It was first published in paperback by [[Ballantine Books]] in March [[1969]] and went through numerous additional printing in the years following before going out of print. The book was among the earliest full-length critical works devoted to Tolkien's fantasies, and the first to set his writings in their proper context in the history of fantasy. It was the earliest of three important studies by Carter devoted to fantasy writers and the history of fantasy, being followed by ''Lovecraft: A Look Behind the "Cthulhu Mythos"'' (1972) and ''Imaginary Worlds: the Art of Fantasy'' (1973). A new hardback edition updated by [[Adam Roberts]] was published by [[Gollancz]] in August [[2003]].  
+
  
==Synopsis==
+
In the second edition updated by Adam Roberts a chapter on the story of ''[[The Silmarillion]]'' was added, the section on recent fantasy authors expanded, and some material on the 2001-2003 movie versions of ''The Lord of the Rings'' included in the introduction.
Carter's study was intended to serve as an introduction to Tolkien for those unfamiliar with his work. His introduction briefly reviews the publishing phenomenon of ''[[The Lord of the Rings]]'' and its burgeoning popularity in the wake of the first paperback editions in the 1960s, after which he devotes three chapters to a short biography of the author through the late 1960s, including an account of how ''The Lord of the Rings'' was written. Four chapters explaining Tolkien's invented [[Middle-earth]] and summarizing the stories of ''[[The Hobbit]]'' and the three volumes of ''The Lord of the Rings'' follow, for the benefit of readers who may not have yet actually read the works. Carter next turns to the question of what the works ''are'', a point of some confusion at the time. The then-current vogue for realistic fiction provided critics with few tools for evaluating an out-and-out fantasy on its own terms, and attempts to deconstruct it as a satire or allegory were rife. Carter gently but firmly debunks these efforts, supporting his argument by drawing on Tolkien's own published ruminations on the functions and purposes of fantasy. He then contextualizes Tolkien's works by broadly sketching the history of written fantasy from its earliest appearance in the epic poetry of the ancient world through the heroic poetry of the dark ages and the prose romances of the medieval era, down to the fairy tales, ghost stories and gothic novels of the early modern era and the rediscovery of the genre by writers of the 19th and 20th centuries prior to and contemporary with Tolkien. The origins of the modern genre are discovered in the writings of William Morris, Lord Dunsany and E.R. Eddison and followed through the works of authors they influenced, including H.P. Lovecraft, Fletcher Pratt, L. Sprague de Camp, and Mervyn Peake. Carter next highlights some of Tolkien's particular debts to his predecessors, early and modern, tracing the motifs and names he utilizes back to their beginnings in Norse mythology and highlighting other echoes in his work deriving from legend and history. Finally noted is Tolkien's influence on contemporary fantasy, which was just beginning to make itself felt at the time Carter wrote, primarily in the juvenile fantasies of Carol Kendall, Alan Garner, and Lloyd Alexander.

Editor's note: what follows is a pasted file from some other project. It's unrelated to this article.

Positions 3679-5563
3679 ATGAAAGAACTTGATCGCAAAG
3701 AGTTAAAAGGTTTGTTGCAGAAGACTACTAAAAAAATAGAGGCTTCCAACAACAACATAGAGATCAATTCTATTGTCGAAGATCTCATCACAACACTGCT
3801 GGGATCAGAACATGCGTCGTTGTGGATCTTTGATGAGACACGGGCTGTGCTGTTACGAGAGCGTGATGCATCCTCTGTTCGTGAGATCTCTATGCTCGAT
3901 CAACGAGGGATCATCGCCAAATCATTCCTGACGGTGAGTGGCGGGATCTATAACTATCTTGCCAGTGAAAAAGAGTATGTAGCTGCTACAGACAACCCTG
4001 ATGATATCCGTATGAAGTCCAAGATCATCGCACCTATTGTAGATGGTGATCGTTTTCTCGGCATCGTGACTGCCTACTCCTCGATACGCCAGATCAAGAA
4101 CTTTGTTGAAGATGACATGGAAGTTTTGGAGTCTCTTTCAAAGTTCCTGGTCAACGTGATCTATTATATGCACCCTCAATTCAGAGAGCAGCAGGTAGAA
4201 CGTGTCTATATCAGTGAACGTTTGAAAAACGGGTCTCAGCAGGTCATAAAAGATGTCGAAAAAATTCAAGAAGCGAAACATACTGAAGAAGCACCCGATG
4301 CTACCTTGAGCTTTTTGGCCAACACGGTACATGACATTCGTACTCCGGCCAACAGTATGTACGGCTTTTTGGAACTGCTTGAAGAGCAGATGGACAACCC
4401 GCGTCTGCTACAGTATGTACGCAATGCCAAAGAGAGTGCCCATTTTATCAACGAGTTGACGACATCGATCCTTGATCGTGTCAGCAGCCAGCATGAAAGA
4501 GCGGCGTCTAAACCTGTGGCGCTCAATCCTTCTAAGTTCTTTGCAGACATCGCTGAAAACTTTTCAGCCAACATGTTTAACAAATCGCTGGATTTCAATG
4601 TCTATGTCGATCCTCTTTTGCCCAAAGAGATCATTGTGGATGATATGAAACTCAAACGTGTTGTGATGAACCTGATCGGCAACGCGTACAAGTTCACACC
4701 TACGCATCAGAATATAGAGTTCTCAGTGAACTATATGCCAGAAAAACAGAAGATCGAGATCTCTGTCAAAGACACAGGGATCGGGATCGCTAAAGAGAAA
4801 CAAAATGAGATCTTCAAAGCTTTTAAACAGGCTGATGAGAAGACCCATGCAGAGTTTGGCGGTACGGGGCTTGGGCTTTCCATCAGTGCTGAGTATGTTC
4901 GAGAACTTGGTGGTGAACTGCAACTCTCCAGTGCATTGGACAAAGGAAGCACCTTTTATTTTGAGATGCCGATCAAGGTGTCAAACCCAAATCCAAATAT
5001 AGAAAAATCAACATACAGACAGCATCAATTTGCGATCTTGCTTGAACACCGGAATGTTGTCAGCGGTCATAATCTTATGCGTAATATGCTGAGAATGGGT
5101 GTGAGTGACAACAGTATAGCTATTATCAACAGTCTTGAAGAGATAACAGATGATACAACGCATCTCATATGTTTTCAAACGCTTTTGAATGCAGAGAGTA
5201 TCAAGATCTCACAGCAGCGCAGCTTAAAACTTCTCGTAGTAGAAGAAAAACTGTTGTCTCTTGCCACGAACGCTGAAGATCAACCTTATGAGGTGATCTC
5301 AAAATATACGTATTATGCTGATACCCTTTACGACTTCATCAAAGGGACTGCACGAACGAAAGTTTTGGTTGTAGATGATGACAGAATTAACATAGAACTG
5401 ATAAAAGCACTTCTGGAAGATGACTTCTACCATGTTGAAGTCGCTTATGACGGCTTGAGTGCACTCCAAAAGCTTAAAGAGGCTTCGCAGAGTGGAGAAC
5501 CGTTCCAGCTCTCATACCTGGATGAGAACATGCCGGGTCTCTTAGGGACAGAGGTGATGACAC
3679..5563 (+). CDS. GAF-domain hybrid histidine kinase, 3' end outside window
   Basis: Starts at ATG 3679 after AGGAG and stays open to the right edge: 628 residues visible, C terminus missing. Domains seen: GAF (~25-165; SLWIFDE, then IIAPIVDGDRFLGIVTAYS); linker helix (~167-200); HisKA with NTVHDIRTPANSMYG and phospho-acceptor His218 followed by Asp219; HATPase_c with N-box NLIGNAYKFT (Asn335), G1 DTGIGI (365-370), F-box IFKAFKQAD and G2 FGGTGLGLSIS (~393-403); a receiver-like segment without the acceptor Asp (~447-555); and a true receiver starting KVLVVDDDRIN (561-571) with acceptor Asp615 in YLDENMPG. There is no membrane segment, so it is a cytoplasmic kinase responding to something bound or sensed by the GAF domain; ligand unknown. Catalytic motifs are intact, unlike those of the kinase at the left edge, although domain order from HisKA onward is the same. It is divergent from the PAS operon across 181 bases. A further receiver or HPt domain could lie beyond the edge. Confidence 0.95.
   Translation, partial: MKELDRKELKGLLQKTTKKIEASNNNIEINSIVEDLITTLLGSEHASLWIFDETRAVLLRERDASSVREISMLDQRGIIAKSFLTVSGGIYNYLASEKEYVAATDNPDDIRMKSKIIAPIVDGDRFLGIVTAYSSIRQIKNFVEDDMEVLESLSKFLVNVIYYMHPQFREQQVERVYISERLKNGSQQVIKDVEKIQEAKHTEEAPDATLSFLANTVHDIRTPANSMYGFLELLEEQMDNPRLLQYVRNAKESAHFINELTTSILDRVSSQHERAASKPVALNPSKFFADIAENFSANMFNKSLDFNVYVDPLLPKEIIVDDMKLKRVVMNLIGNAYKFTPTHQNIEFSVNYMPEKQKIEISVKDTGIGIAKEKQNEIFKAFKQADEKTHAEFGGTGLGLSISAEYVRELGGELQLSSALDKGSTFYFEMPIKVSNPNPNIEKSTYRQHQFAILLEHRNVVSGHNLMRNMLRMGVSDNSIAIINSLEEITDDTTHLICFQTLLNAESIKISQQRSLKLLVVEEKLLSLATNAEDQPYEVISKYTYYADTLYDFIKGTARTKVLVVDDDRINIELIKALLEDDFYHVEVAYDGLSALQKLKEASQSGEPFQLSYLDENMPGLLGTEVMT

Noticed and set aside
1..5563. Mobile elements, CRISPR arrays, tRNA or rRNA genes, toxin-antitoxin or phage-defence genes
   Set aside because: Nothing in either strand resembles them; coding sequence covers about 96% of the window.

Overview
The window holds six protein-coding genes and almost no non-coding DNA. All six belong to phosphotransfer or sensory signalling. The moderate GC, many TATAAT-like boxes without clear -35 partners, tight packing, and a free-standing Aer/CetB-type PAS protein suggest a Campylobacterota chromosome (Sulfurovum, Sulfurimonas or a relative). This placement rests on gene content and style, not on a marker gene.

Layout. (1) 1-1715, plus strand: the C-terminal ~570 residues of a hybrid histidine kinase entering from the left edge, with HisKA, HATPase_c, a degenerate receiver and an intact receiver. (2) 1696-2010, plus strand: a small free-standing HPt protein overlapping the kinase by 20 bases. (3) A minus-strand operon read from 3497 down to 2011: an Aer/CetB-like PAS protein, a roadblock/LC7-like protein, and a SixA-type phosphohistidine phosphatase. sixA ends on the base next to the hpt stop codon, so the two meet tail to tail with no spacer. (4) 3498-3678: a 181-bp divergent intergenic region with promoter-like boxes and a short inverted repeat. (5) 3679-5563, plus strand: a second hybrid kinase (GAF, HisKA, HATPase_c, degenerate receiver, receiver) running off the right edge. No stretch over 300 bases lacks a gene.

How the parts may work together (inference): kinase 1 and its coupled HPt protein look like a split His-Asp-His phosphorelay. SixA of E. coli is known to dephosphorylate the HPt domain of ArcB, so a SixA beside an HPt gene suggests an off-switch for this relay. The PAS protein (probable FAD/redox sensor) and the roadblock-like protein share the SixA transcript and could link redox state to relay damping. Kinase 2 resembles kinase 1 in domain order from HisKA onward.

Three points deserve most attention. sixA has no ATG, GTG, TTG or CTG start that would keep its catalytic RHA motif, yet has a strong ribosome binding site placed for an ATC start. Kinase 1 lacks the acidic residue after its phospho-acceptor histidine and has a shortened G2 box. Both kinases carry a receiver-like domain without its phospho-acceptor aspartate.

+
 
+
==Second Edition==
+
In the second edition, updated by Adam Roberts, a chapter on the story of ''[[The Silmarillion]]'' was added, the section on recent fantasy authors expanded, and some material on the 2001-2003 movie versions of ''The Lord of the Rings'' included in the introduction.
+
  
 
==Contents of the first edition==
 
==Contents of the first edition==
Line 48: Line 43:
 
== External link ==
 
== External link ==
 
* "[http://www.infinityplus.co.uk/nonfiction/tolkienbehind.htm Tolkien: A Look Behind The Lord of the Rings]" - a negative book review of the second edition by Nicholas Whyte.
 
* "[http://www.infinityplus.co.uk/nonfiction/tolkienbehind.htm Tolkien: A Look Behind The Lord of the Rings]" - a negative book review of the second edition by Nicholas Whyte.
{{title|italics}}
 
[[Category:Publications by title]]
 
[[Category:Scholarly books]]
 

Please note that all contributions to Tolkien Gateway are considered to be released under the GNU Free Documentation License (see Tolkien Gateway:Copyrights for details). If you do not want your writing to be edited mercilessly and redistributed at will, then do not submit it here.
You are also promising us that you wrote this yourself, or copied it from a public domain or similar free resource. Do not submit copyrighted work without permission!

Cancel | Editing help (opens in new window)

Templates used on this page: